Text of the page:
This was the origin of ages when Ymer built. No soil was there, no sea, no cool waves. Earth was not, nor heaven above; Gaping Void alone, no growth. Until the sons of Bur raised the tables; they who created beautiful Midgard. The sun shone southerly on the stones of the court; then grew green herbs in fertile soil.

To paraphrase again:

Before time began, the frost giant (Ymer) prevailed. No elements existed for there were ‘no waves,’ no motion, hence no organized form nor any temporal events, until the creative divine forces emanated from Space (Bur — a principle, not a locality) and organized latent protosubstance into the celestial bodies (tables at which the gods feast on the mead of life-experience). Among these tables is Middle Court (Midgard), our own beautiful planet. The life-giving sun sheds its radiant energies to activate into life all the kingdoms of nature which compose it.

The Gaping Void (Ginnungagap) holds “no cool waves” throughout illimitable depths during the age of the frost giant. Substance has yet to be created. Utter wavelessness negates it, for all matter is the effect of organized, undulating motion. As the cosmic hour strikes for a new manifestation, the ice of Home of Nebulosity (Niflhem) is melted by the heat from Home of Fire (Muspellshem), resulting in vapor in the void. This is Ymer, protosubstance as yet unformed, the nebulae from which will evolve the matter components of a new universe, as the vital heat of the gods melts and vivifies the formless immobile “ice.”

When the great age of Ymer has run its course, the cow Audhumla, symbol of fertility, “licking the salt from the ice blocks,” uncovers the head of Buri, first divine principle. From this infinite, primal source emanates Bur, whose “sons” are the creative trinity: Divine Allfather, Will, and Sanctity (Odin, Vile, and Vi). This triune power “kills” the frost giant by transforming it into First Sound (Orgalmer), or keynote, whose overtones vibrate through the planes of sleeping space and organize latent protosubstance into the multifarious forms which will be used by all “holy beings” as vehicles for gaining experience in worlds of matter.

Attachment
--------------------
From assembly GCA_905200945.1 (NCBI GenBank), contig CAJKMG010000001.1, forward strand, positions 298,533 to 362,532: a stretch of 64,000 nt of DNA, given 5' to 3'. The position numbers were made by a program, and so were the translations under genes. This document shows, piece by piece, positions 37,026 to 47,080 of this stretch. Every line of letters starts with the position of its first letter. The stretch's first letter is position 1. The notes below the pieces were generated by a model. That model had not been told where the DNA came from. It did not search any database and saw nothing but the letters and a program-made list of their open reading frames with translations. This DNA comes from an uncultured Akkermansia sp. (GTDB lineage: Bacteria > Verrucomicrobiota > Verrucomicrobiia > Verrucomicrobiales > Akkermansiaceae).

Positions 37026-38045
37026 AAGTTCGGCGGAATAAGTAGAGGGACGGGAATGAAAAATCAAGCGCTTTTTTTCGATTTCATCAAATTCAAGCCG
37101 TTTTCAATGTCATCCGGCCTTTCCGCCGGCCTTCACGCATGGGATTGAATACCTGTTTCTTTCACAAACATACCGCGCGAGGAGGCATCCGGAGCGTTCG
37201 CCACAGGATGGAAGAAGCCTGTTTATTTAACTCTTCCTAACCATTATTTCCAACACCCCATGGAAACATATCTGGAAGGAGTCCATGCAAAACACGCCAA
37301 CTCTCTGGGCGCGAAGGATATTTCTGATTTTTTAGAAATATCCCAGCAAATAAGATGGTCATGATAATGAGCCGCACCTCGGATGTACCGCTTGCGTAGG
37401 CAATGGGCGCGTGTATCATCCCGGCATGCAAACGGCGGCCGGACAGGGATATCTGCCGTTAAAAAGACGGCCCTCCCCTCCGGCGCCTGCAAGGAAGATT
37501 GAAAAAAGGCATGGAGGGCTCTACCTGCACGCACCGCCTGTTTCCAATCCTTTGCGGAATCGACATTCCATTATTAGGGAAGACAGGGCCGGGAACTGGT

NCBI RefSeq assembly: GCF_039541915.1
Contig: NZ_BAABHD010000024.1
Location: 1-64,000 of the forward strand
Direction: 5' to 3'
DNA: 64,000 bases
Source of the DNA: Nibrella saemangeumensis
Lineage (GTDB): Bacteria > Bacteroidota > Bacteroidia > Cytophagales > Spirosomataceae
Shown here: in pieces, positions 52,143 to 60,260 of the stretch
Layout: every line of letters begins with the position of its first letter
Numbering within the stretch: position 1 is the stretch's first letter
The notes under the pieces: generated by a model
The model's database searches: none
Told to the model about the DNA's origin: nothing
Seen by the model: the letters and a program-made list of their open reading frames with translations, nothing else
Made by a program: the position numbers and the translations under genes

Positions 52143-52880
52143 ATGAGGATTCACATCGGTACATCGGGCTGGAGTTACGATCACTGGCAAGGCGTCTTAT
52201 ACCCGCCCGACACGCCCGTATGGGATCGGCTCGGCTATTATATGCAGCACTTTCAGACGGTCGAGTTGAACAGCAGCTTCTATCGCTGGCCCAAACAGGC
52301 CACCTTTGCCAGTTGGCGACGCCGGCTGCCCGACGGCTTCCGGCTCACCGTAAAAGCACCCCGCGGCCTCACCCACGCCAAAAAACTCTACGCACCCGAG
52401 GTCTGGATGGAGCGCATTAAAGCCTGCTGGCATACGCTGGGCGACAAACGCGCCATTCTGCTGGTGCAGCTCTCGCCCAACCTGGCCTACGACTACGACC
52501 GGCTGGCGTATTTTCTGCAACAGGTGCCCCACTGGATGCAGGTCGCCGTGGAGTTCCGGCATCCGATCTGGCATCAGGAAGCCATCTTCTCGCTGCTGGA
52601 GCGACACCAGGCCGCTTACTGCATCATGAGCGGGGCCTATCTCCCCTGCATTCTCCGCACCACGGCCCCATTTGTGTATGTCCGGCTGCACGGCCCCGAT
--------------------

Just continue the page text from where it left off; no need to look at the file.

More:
Beautiful Midgard, our physical globe earth, is but one of the “tables” raised by the creative trinity, whereat the gods shall feast. The name Middle Court is suggestive, for the ancient traditions place our globe in a central position in the series of spheres that comprise the terrestrial being’s totality. All living entities, man included, comprise besides the visible body a number of principles and characteristics not cognized by the gross physical senses. In the Lay of Grimner (Grimnismal), wherein Odin in the guise of a tormented prisoner on earth instructs a human disciple, he enumerates twelve spheres or worlds, all but one of which are unseen by our organs of sight. As to the formation of Midgard, he relates:

Of Ymer’s flesh was the earth formed, the billows of his blood, the mountains of his bones, bushes of his hair, and of his brainpan heaven. With his eyebrows beneficent powers enclosed Midgard for man; but of his brain were surely all dark skies created.

The trinity of immanent powers organize Ymer into the forms wherein they dwell, shaping the chaos or frost giant into living globes on many planes of being. The “eyebrows” that gird the earth and protect it suggest the Van Allen belts that shield the planet from inimical radiation. The brain of Ymer – material thinking – is surely all too evident in the thought atmosphere wherein man participates.